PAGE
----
McDonald's Corporation said its first-quarter profit climbed above analysts' expectations on Wednesday as hungry diners looking to stretch their dollars chowed down on its value menu items.
The world's largest hamburger chain said sales rose across all its markets, especially Europe and Asia, as more customers visited its restaurants. The company's US sales rose as well, though more slowly than elsewhere.
McDonald's, based in Oak Brook, Illinois, generally outperformed most competitors in the recession. But even its long run of sales growth has come under pressure amid high unemployment.
The fast-food operator earned USD 1.09 billion, or USD 1 per share. That compares with earnings of USD 979.5 million, or 87 cents per share, in the same quarter last year.
Revenue for the period ended March 31 rose 10 per cent to USD 5.61 billion, an encouraging sign, as the chain's revenue dropped in four of the past five quarters as consumers dealt with high unemployment.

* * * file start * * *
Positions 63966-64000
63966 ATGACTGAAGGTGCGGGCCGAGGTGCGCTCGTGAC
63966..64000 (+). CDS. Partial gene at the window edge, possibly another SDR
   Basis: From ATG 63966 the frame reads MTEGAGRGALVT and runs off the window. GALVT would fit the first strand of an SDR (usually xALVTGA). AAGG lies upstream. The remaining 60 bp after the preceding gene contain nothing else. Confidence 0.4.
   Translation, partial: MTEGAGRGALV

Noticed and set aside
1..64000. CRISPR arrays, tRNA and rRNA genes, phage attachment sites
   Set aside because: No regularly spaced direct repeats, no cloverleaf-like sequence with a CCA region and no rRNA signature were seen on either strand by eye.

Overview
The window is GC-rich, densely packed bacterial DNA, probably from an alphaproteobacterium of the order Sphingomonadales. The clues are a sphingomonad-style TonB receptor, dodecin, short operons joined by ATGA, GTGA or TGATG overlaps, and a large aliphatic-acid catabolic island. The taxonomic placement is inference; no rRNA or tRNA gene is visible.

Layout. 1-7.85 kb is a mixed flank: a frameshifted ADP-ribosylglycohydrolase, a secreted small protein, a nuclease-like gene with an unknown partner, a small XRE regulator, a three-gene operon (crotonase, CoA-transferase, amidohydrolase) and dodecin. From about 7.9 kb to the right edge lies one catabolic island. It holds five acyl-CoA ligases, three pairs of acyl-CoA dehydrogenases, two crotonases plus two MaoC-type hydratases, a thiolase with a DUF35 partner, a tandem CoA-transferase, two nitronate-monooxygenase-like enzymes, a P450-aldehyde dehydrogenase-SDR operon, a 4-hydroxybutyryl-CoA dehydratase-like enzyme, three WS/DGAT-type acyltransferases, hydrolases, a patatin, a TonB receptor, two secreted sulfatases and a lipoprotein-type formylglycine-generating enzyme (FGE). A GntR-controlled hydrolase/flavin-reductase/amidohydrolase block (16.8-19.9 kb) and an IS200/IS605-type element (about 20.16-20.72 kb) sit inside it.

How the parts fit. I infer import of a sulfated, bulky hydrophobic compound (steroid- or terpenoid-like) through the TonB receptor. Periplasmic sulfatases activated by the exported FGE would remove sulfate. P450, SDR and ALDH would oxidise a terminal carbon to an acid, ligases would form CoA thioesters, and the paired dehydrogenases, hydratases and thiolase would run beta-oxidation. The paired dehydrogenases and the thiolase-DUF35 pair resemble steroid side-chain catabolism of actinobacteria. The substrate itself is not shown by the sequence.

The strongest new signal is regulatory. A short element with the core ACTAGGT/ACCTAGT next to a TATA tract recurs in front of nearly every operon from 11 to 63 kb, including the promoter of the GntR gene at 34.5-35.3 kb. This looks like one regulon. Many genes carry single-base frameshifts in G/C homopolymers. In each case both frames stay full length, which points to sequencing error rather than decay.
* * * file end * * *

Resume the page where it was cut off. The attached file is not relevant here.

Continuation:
The performance was better than Wall Street predicted, as analysts surveyed by Thomson Reuters had forecast a first-quarter profit of 96 cents per share on revenue of USD 5.52 billion.
Customers snapped up McDonald's drinks such as frappes and beverages from its McCafe line. Its new breakfast dollar menu also resonated with consumers as they sought out fast and cheap meals to start off their day.
A key US sales figure also rose, with sales at domestic restaurants open at least a year up 1.5 per cent during the quarter. This figure is a key indicator of a restaurant operator's health because it measures results at existing restaurants rather than newly opened ones.
Worldwide sales at restaurants open at least a year grew 4.2 per cent, with Europe climbing 5.2 per cent and Asia/Pacific, the Middle East and Africa up 5.7 per cent.
Looking ahead, Skinner said McDonald's global sales at stores open at least a year are "at least as strong" as its first-quarter results.